With three talented big men in A.J. Hammons, Isaac Haas and Caleb Swanigan, No. 20 Purdue has one of the nation’s top front court rotations. But if the Boilermakers are to be a factor in the Big Ten and nationally when the NCAA tournament begins, they’d going to need more consistent play from their guards. The perimeter struggled Sunday night in Champaign, and the end result was an 84-70 loss at Illinois.
There’s no denying the fact that the junior tandem of Malcolm Hill and Kendrick Nunn is a talented one, as they entered Sunday’s game combining to average more than 36 points per game. And they were even better against Purdue, combining to shoot 17-for-27 from the field with Hill scoring 30 points and grabbing eight rebounds and Nunn finishing with 22 points and five boards.
They were the catalysts for an Illinois offense that shot 54.2 percent from the field and forced the Boilermakers to go small in an attempt to match up. But the biggest issue for Purdue was their offense rather than their defense, and Illinois had something to do with that.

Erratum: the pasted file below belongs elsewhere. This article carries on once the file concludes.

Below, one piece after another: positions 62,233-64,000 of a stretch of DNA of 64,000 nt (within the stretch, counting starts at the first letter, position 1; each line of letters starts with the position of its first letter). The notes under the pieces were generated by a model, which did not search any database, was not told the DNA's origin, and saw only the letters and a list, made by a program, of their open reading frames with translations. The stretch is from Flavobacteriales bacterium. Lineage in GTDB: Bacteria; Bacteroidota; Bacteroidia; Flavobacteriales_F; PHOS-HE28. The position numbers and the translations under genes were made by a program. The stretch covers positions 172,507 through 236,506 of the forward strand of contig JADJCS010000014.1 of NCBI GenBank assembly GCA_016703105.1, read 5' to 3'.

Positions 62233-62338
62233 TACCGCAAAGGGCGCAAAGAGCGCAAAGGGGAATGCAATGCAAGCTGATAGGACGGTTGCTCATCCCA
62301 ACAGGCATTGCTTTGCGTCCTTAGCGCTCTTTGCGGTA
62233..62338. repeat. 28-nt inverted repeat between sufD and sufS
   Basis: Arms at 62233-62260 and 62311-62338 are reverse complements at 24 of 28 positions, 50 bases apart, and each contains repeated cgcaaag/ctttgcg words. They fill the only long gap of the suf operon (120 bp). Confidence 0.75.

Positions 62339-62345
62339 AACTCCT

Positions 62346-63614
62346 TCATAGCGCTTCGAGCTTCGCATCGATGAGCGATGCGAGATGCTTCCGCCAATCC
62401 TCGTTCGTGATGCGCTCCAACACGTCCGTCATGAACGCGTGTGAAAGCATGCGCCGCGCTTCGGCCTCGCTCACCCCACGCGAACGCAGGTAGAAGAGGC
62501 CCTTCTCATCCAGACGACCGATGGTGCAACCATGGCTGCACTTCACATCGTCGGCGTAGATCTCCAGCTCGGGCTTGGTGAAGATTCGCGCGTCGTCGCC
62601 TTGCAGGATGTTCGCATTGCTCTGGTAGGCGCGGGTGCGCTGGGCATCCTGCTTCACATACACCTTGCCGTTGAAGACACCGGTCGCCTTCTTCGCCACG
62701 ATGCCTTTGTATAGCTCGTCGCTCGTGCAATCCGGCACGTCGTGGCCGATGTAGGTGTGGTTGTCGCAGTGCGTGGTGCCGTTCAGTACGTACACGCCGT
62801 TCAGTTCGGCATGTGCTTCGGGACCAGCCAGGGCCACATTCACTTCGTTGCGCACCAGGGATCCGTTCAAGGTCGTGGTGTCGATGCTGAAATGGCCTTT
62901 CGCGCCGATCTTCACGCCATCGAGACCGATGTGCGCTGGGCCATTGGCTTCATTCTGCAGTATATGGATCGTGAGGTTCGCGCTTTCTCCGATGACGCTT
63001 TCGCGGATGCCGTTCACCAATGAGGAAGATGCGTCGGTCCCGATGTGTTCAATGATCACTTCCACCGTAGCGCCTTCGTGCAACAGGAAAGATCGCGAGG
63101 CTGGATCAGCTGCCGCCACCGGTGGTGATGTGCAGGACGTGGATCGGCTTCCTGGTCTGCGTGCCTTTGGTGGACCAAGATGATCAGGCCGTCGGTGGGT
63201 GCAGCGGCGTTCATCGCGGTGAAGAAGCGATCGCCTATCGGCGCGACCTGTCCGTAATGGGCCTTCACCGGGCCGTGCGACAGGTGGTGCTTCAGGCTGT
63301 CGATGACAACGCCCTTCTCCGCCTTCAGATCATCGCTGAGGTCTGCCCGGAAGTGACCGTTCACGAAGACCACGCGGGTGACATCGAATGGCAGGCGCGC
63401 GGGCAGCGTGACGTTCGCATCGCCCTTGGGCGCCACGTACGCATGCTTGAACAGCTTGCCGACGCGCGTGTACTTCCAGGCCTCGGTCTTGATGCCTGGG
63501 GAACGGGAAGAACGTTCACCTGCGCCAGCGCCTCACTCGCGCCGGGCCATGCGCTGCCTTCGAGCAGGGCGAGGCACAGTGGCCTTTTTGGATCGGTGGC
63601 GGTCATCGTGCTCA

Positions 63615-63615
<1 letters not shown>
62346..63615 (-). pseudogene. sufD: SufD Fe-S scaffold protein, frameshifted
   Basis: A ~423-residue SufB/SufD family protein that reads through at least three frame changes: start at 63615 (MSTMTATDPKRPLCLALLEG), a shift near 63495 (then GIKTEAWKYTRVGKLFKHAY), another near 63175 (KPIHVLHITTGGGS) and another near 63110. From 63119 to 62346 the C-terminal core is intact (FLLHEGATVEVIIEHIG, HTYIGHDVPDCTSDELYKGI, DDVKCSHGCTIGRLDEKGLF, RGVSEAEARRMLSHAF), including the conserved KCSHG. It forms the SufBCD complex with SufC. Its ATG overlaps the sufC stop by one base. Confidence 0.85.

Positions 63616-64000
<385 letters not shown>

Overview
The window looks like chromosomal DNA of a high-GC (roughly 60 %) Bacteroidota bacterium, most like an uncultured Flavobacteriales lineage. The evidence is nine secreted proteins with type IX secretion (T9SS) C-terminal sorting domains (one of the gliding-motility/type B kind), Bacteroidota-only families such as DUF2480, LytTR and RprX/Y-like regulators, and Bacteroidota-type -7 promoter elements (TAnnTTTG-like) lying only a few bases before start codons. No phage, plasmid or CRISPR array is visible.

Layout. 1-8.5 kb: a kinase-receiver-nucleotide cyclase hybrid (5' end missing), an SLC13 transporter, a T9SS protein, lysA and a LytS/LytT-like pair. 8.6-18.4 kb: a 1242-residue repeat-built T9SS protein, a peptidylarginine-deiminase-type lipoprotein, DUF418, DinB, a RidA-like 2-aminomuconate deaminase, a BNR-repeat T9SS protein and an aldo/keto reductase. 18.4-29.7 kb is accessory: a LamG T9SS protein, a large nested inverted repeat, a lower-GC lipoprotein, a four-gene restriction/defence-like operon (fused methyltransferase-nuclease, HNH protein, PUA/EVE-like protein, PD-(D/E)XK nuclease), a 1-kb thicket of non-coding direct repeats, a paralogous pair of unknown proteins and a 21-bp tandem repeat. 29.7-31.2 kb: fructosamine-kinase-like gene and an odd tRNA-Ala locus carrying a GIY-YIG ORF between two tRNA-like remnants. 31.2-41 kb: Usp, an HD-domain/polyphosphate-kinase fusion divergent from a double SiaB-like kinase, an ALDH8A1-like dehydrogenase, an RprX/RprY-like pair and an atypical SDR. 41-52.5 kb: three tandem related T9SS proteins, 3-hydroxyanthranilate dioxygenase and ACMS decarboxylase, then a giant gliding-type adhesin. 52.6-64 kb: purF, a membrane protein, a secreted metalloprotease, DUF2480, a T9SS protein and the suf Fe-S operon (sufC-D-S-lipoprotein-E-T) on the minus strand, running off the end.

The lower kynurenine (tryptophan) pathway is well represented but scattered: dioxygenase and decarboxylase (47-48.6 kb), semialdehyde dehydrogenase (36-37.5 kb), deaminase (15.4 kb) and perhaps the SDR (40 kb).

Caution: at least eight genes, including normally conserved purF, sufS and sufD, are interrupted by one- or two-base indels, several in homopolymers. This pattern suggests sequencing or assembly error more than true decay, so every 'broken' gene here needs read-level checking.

Illinois used a sagging man-to-man for most of the game, taking away post touches and essentially daring the Purdue guards to become playmakers without the aid of getting the ball in to Hammons, Swanigan and Haas. And outside of P.J. Thompson, who came off the bench to score 12 points and dish out four assists, the Purdue guards were unable to make the Fighting Illini pay.
Purdue shot 7-for-22 from three, with many of those looks not being of the quality they can be when the big men are drawing in extra defenders. Add in 16 turnovers, which Illinois converted into 24 points on the other end, and it was the offense that was Purdue’s biggest problem Sunday night. That put more stress on their ability to get stops, and with Rapheal Davis dealing with foul trouble and Hill and Nunn red hot, the Boilermakers were unable to do so on a consistent basis.
By no means is Purdue out of the Big Ten race, even though they’re now two games out in the loss column, because there’s still plenty of basketball to be played. But if they’re to have a chance at winning the league title, Purdue’s perimeter contributors have to be consistent in their production.